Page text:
Stu’s minding his business on another aimless evening when he gets a ride order from Vic (Dave Bautista), a burly undercover cop trying to race to two disparate destinations. First, Vic’s received word that a heroin dealer named Teijo (Iko Uwais) he’s been trying to bring down for years is doing a major drug deal that night. Vic wants to be there to bust him. Second, Vic’s daughter has an important showing of her sculptures at her art gallery the same night, and Vic’s promised to be there no matter what happens.
Complicating things further is the fact that Vic just had laser surgery on his eyes and is going to be blind for the next 12 hours as he recovers. After he hilariously crashes his car while trying to drive anyway, he calls an Uber for the first time in his life. Stu shows up and an insane night of personal and professional misadventures begins. It turns out Stu has an agenda of his own. The girl he loves has finally decided she wants to be intimate with him, and he’s determined to make it to her no matter what happens with Vic.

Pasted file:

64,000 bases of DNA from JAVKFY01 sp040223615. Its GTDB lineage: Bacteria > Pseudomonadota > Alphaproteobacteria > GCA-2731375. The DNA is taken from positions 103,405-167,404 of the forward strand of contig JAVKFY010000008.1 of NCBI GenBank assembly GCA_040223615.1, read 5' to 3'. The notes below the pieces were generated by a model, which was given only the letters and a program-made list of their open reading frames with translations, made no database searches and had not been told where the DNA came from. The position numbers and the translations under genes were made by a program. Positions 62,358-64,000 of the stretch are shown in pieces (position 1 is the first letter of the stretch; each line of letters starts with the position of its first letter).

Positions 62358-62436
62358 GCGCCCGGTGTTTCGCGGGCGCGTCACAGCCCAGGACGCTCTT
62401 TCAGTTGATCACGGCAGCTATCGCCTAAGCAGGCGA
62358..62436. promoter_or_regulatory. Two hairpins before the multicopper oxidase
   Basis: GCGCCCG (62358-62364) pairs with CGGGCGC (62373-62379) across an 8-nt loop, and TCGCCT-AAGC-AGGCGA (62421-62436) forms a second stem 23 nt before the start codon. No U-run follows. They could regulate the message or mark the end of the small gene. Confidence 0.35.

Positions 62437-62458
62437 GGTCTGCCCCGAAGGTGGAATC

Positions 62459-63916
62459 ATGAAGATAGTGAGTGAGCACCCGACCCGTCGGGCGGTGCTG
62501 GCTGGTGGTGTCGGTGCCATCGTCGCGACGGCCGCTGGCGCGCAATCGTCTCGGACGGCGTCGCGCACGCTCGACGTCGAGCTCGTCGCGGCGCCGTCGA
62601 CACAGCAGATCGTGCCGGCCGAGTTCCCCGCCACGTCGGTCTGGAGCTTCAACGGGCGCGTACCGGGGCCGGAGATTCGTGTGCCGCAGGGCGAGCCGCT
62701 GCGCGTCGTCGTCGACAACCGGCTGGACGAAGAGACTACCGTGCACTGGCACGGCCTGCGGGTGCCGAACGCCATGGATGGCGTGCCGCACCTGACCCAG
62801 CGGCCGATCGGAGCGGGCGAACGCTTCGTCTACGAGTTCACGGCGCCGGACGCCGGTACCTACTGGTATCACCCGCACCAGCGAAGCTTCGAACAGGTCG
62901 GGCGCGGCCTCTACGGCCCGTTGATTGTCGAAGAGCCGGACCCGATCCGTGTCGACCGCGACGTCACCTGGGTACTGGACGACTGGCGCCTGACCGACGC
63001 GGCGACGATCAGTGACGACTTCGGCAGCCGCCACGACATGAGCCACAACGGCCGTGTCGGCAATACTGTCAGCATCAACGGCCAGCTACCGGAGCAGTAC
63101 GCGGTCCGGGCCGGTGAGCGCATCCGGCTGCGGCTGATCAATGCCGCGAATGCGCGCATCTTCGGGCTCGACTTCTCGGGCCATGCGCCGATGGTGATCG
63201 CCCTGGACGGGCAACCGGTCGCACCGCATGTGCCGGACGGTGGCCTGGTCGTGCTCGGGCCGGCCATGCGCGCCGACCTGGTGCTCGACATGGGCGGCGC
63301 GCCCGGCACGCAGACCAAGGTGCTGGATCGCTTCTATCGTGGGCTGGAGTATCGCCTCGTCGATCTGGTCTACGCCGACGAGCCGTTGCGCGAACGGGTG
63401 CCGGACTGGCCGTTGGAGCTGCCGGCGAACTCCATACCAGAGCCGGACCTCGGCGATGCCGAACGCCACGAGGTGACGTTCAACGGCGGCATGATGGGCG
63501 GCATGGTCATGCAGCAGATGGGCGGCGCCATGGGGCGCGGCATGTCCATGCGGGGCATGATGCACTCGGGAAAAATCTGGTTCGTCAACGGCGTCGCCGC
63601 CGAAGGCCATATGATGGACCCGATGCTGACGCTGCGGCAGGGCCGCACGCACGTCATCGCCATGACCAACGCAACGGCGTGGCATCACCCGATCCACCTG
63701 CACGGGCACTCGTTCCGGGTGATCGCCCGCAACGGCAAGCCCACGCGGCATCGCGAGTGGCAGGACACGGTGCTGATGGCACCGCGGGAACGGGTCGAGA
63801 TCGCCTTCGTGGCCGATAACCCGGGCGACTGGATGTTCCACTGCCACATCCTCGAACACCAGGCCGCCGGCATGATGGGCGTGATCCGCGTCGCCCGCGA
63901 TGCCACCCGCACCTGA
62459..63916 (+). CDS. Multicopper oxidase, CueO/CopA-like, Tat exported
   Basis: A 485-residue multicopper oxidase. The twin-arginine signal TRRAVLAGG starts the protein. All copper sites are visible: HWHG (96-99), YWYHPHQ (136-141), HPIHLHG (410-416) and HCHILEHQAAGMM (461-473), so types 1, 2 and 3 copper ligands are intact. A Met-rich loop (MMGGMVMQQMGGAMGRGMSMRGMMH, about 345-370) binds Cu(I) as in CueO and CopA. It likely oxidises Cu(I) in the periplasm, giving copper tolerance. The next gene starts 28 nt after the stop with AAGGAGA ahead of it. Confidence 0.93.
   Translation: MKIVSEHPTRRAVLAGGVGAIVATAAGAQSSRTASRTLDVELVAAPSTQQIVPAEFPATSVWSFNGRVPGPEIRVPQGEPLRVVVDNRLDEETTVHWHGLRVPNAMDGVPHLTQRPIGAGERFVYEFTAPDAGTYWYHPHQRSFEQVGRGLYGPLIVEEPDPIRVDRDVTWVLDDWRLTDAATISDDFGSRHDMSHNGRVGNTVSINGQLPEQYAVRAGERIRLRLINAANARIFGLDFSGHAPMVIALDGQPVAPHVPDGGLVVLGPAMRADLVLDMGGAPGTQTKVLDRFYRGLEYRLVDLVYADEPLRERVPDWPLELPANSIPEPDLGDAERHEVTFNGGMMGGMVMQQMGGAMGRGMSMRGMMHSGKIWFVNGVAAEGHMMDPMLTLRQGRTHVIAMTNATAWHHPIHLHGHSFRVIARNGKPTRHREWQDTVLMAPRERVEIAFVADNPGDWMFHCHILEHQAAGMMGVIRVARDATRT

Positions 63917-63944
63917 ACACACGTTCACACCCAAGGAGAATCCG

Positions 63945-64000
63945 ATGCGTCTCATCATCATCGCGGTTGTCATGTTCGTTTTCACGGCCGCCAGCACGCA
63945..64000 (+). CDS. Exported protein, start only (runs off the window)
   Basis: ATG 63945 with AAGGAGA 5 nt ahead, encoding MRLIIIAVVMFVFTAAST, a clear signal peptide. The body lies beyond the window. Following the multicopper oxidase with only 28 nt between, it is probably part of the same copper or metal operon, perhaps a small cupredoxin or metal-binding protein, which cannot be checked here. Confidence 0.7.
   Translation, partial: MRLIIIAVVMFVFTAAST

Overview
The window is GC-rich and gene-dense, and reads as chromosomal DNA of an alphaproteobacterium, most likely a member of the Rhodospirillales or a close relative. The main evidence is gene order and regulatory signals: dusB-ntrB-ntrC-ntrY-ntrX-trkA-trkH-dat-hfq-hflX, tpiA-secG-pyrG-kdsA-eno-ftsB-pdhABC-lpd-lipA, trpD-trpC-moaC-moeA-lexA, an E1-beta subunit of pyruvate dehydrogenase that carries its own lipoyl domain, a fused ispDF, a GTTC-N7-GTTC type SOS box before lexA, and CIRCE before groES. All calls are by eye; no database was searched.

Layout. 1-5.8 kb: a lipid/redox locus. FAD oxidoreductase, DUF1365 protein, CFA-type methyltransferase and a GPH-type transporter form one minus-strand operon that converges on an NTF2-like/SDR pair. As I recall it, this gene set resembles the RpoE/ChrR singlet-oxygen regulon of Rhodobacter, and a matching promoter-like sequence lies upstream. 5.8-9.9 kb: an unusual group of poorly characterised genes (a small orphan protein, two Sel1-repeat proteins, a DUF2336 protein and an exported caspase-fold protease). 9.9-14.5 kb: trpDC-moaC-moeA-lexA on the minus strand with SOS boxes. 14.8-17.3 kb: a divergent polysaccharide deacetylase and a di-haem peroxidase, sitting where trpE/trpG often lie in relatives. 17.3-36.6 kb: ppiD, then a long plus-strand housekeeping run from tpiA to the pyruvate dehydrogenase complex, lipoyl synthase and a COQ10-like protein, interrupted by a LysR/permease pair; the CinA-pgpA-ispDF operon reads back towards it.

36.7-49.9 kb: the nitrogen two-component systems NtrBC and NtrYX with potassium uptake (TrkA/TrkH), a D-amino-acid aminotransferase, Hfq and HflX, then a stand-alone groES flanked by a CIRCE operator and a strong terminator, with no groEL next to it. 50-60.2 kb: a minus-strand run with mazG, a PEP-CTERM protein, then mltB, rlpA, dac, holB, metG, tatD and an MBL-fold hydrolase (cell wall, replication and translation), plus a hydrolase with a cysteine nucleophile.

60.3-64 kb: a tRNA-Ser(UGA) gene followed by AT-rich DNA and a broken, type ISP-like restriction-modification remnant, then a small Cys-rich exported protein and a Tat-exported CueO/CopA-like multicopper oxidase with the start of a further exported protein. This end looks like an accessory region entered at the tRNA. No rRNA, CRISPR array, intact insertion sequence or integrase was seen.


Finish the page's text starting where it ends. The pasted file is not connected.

STUBER is a genuinely entertaining and inventive throwback to the great buddy-cop comedies of the 1980s, while layering in hilarious twists in the details of the movie. One prime example occurs when Stu shoots a bad guy in the leg and freaks out, begging Vic to take the villain to a hospital. Vic winds up leading him to an animal hospital because he’s taken possession of the criminal’s dog since it was force-fed heroin packets as a means of hiding them and the criminal “is an animal anyway.”
Other improbable locales include a shootout in a hot sauce factory and an interrogation at a strip club that turns out to have male strippers, along with clientele who keep trying to stuff dollar bills down Vic’s clothing as he storms through the club. During their misadventures, both Vic and Stu need to learn various aspects of being a man. Vic realizes he’s been a terrible father, and Stu decides he’s done being a doormat for everyone around him.